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Kenyan Saves Girls from FGM, Beading & Child Marriage with Foundation

October 13, 2015 at 01:39 pm | Lifestyle

Abena Agyeman-Fisher

Abena Agyeman-Fisher | Editor-in-chief, F2FA

October 13, 2015 at 01:39 pm | Lifestyle

 

 Josephine KuleaStarted in 2011, Kenyan Josephine Kulea (pictured) has made it her life’s work to save girls from female genital mutilation (FGM), beading, and child marriage with her Samburu Girls Foundation, reports CNN.

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Kulea haphazardly began her foundation when she received word that one of her cousins — just 10 years old — was about to be married off. With the announcement, Kulea knew what would be next.

“My first rescue was my two cousins,” she explains. “One was 10 years old and she was the one getting married; most of the time in my community, when the girl is getting married young, that is when they undergo female circumcision. I was alerted that she was going to get married, so I went and rescued her, and after I rescued her I took her to school.”

But her rescue would initially make things worse: a wedding still occurred on the scheduled day, but this time it was with her cousin’s younger sister.

“Two days later I get a call and am told there was a wedding in that village, and am like, I have the girl, so who got married? They said it’s the little sister who was 7 years old — they replaced her because the cows were here and any girl had to go.”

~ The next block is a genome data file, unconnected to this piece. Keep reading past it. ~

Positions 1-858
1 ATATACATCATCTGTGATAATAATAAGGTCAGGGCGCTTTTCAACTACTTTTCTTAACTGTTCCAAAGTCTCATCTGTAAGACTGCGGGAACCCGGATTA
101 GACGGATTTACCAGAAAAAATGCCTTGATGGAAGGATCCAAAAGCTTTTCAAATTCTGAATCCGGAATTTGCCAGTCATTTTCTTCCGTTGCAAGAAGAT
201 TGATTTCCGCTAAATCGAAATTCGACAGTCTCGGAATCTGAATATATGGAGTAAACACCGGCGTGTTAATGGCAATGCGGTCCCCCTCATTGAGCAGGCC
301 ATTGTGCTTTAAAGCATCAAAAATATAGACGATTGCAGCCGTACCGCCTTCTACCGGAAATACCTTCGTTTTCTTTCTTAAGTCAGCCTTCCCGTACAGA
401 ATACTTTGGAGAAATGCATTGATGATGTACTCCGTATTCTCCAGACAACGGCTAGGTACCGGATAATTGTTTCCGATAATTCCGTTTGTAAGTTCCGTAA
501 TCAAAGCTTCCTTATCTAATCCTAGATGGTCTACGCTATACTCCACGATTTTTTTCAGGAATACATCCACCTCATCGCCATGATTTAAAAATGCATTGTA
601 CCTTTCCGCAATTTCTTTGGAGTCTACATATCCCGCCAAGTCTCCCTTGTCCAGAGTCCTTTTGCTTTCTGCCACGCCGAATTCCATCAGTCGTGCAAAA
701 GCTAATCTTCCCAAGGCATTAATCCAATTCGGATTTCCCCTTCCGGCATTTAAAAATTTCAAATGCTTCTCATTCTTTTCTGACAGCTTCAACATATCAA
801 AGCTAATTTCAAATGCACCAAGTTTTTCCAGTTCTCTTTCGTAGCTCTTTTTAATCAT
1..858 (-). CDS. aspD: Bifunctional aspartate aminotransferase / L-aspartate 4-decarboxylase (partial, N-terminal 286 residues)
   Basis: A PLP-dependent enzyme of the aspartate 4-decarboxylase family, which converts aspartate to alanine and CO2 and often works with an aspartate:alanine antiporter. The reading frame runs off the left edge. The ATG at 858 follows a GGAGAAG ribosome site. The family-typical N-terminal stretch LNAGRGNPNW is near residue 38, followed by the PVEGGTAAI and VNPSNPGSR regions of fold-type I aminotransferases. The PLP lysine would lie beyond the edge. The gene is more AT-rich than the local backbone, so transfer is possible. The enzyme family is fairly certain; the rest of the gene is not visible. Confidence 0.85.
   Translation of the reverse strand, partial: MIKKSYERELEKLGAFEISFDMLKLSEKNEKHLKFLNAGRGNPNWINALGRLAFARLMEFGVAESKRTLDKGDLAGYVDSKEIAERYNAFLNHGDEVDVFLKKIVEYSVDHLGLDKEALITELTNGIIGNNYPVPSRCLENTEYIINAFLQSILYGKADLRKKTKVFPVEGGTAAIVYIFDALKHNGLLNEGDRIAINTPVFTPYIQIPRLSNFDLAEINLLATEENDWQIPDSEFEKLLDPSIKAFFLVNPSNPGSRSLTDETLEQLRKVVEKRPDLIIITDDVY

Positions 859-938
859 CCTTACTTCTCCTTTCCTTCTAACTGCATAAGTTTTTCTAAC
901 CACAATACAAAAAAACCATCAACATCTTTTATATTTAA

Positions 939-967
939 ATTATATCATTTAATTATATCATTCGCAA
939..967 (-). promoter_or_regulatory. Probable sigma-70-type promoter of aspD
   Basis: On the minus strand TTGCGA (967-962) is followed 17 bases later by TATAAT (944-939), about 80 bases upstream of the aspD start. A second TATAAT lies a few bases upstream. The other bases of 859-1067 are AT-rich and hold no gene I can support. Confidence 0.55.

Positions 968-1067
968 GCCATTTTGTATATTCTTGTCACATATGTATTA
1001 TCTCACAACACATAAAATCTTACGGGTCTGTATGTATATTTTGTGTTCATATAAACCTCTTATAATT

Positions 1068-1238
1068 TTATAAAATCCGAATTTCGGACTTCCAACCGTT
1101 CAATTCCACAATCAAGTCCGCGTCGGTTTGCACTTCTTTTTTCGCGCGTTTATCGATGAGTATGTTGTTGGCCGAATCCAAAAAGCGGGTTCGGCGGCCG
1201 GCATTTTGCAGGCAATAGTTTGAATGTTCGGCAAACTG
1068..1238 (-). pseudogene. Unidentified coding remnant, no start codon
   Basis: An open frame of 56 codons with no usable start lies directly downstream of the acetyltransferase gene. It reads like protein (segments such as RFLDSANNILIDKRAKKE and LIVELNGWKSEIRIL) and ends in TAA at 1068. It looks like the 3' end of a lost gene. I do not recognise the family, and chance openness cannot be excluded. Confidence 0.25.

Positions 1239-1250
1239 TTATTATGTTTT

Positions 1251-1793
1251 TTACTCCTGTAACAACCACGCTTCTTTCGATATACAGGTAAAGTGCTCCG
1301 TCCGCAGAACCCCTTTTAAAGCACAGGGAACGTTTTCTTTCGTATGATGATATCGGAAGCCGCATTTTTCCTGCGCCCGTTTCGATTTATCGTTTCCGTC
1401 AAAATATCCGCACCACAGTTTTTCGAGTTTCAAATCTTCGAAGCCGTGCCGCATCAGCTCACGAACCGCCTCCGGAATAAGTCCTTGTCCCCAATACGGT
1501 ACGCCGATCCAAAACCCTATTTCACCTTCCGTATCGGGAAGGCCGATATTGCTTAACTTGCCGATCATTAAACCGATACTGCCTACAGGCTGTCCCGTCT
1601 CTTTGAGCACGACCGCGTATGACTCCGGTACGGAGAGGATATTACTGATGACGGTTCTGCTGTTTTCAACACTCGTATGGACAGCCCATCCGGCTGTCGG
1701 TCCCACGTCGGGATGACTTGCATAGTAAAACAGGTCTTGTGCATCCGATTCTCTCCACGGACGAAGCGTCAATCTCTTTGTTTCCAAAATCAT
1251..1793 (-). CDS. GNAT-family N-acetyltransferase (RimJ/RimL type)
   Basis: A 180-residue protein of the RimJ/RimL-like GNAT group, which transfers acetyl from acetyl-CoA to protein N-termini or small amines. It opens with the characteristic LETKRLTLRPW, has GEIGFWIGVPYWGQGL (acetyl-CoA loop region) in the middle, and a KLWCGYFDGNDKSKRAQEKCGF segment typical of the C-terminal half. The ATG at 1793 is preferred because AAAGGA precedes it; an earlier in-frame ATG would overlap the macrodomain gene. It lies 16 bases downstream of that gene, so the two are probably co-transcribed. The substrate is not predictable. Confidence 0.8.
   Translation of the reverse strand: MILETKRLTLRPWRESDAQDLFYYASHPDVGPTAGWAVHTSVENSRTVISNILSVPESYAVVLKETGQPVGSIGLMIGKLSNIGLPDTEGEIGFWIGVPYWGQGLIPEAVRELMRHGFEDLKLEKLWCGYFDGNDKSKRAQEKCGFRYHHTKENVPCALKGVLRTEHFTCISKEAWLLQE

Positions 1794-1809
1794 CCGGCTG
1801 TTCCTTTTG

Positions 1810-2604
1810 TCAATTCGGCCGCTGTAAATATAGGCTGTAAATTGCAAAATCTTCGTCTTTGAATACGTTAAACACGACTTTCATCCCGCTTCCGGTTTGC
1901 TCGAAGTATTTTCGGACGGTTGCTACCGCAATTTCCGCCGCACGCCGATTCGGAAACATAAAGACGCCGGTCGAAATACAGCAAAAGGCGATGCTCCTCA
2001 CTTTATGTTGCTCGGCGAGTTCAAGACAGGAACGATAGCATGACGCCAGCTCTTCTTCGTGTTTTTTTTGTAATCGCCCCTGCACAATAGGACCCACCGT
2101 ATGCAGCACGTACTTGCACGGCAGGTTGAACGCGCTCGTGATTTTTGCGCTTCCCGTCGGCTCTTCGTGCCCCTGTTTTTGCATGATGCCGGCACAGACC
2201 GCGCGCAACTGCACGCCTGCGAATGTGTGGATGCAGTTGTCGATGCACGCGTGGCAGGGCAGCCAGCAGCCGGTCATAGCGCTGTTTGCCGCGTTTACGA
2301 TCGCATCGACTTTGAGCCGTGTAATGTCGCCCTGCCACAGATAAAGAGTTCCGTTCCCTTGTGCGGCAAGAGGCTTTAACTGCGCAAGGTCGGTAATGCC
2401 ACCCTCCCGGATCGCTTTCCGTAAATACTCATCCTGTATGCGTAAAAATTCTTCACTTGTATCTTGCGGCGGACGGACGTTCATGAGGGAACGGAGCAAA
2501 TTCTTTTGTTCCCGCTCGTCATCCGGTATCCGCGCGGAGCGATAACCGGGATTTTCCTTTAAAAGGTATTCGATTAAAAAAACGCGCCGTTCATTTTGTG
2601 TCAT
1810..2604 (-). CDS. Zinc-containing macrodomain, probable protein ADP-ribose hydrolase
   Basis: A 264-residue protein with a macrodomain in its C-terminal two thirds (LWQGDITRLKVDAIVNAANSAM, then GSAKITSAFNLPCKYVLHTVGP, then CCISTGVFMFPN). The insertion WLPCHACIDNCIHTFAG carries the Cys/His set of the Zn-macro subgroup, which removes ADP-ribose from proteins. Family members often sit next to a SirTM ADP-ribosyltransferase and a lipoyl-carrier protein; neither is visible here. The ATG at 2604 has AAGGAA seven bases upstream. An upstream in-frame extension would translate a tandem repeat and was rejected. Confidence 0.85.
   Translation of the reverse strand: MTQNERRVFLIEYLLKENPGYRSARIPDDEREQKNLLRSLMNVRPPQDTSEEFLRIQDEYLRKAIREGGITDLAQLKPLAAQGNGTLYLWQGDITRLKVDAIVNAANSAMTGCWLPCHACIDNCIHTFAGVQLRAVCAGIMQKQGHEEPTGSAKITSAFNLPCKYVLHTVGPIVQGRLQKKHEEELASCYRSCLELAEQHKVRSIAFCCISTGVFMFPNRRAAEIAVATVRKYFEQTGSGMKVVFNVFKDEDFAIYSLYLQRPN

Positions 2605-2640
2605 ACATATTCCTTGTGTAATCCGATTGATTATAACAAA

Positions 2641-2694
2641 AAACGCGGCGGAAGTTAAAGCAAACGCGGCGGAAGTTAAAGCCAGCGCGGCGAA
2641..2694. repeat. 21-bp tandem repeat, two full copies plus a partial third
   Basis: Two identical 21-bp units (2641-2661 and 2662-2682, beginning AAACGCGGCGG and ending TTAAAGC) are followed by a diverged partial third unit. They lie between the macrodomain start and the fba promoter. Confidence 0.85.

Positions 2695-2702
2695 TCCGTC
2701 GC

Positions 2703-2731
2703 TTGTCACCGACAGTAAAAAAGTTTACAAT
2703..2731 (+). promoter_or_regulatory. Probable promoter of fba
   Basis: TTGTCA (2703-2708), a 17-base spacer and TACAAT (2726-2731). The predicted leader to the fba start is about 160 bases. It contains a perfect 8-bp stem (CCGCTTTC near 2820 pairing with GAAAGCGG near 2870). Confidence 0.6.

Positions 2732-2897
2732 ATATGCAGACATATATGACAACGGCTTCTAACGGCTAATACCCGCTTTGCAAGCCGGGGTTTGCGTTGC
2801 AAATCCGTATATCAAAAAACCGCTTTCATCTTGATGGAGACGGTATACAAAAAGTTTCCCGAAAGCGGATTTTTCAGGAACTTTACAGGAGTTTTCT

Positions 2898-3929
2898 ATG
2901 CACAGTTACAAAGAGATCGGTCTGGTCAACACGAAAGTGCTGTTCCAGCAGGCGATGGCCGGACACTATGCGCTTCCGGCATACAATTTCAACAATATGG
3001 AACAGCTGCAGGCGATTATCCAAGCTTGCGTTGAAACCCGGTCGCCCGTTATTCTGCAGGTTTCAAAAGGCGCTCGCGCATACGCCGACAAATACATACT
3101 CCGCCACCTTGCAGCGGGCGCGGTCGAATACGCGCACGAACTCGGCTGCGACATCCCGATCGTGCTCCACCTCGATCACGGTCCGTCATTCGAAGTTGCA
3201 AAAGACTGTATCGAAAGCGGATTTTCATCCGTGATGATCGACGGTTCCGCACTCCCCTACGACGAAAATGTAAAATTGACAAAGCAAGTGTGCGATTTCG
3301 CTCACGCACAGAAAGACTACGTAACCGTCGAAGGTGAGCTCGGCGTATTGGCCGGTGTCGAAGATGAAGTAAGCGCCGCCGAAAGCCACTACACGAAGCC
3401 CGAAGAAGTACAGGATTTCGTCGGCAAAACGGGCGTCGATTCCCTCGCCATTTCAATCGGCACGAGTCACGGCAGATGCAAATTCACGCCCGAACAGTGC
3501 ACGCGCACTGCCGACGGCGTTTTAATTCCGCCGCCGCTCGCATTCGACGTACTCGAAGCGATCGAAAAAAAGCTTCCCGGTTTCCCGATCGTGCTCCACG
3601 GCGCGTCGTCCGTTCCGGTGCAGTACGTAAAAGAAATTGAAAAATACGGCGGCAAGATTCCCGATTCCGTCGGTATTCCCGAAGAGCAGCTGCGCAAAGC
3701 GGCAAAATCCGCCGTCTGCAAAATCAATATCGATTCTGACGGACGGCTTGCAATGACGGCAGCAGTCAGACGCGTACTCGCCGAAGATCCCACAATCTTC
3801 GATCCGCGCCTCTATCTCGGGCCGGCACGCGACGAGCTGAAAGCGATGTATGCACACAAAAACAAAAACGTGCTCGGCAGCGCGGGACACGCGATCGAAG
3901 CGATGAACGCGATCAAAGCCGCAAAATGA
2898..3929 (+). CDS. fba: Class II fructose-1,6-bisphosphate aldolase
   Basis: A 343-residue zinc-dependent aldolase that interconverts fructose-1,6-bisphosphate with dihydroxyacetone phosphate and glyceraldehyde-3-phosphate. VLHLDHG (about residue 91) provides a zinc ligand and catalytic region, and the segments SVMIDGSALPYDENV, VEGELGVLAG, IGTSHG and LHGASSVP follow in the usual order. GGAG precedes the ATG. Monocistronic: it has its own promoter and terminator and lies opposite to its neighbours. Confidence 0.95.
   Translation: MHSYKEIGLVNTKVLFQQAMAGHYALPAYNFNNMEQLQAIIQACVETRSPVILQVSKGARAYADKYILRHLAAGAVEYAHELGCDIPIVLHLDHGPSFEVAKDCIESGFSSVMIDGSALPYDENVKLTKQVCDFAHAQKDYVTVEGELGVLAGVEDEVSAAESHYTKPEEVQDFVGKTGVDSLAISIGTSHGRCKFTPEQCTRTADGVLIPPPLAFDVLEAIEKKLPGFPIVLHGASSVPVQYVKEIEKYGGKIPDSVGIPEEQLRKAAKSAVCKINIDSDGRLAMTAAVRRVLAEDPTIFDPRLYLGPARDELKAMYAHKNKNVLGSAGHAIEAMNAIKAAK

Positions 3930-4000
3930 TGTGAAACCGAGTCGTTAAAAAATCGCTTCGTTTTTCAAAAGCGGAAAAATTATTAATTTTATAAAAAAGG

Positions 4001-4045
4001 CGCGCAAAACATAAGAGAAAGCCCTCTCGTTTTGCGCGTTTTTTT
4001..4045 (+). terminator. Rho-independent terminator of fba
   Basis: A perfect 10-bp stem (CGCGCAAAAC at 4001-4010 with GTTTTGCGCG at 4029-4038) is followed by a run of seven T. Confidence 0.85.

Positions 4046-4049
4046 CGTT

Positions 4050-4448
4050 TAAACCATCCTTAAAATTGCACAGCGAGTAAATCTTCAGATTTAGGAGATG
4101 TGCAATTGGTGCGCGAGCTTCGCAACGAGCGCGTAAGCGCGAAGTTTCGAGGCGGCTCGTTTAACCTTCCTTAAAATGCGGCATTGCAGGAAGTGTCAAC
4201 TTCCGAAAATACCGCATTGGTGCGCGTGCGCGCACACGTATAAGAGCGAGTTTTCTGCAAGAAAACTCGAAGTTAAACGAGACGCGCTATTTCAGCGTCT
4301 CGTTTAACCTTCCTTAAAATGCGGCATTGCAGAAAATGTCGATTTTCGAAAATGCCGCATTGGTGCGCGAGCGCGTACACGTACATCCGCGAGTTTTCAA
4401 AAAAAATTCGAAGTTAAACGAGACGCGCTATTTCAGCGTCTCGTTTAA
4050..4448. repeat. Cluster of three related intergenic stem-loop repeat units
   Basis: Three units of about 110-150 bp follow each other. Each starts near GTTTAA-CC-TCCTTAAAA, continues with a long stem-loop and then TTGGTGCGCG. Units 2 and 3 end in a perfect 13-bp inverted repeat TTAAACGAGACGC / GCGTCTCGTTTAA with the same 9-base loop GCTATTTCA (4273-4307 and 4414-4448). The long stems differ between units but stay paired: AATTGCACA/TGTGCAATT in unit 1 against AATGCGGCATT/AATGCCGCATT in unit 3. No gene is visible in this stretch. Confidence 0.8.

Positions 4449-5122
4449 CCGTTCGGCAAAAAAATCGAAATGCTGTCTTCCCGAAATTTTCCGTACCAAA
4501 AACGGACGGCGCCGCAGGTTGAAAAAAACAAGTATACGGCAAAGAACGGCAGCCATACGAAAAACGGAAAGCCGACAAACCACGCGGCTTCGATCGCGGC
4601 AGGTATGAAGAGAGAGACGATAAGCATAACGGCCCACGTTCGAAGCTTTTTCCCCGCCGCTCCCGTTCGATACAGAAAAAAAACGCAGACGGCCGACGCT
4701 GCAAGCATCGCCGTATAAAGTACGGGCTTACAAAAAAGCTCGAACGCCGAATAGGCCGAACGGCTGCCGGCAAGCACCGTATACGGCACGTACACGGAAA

That would be Kulea’s second rescue.

beading

As for beading, the beautiful beads displayed on girls and young women (pictured) actually come from men in the same clan who purchase them to show that the girls are promised to them. A girl who receives beading will be made to have sex with the buyer, until she reaches marrying age, when she will be married off outside her clan.

Not surprisingly, Kulea has made quite a name for herself in her community, with many wondering why she isn’t like everyone else.

After going to school outside of her community and even reaching the level of pursuing a nursing degree, Kulea’s achievements are particularly powerful when one considers that only 5 percent of her community can read and write.

The experience away from home prompted her to ask some key questions.

“I realized we are the only ones doing FGM, the other communities [are] not doing it,” she explains. “I…came to realize that there are things that are not right and I need to make a difference, that’s how I started rescuing girls.”

At one particular boarding school, Kulea has rescued eight girls and enrolled them there. For every girl she rescues — with the total number currently being 200 across Kenya — Kulea becomes the family that many of the girls have lost by daring to run away from their homes and future husbands.

One such girl is named Younis who met Kulea after running away from her 78-year-old husband.

At the time, Younis was just 9 years old.

When I was about nine years old, my father married me off to an old man who was 78 years old,” Younis explains through tears. “I went to his home and I stayed with him one week.”

“He told me that I will be a wife, but I was just innocent. I wanted to come to school, but that man wanted me to be a third wife. I told him, I will not be your wife, and he caned me.

“Then I heard that there is a woman who helps children. I came from Baragoi barefoot, I didn’t even have shoes that day. I came to Maralal…Kulea took me to [the] children’s office, she rescued me.”

And Kulea’s work is catching on; these days, Mothers are increasingly showing up at schools to give their daughters a future with Kulea.

And Kulea is optimistic about what is to come, “There is hope. And I know when we take more kids to school in future there will be a difference in my community.”

Watch video on Kulea’s work here:

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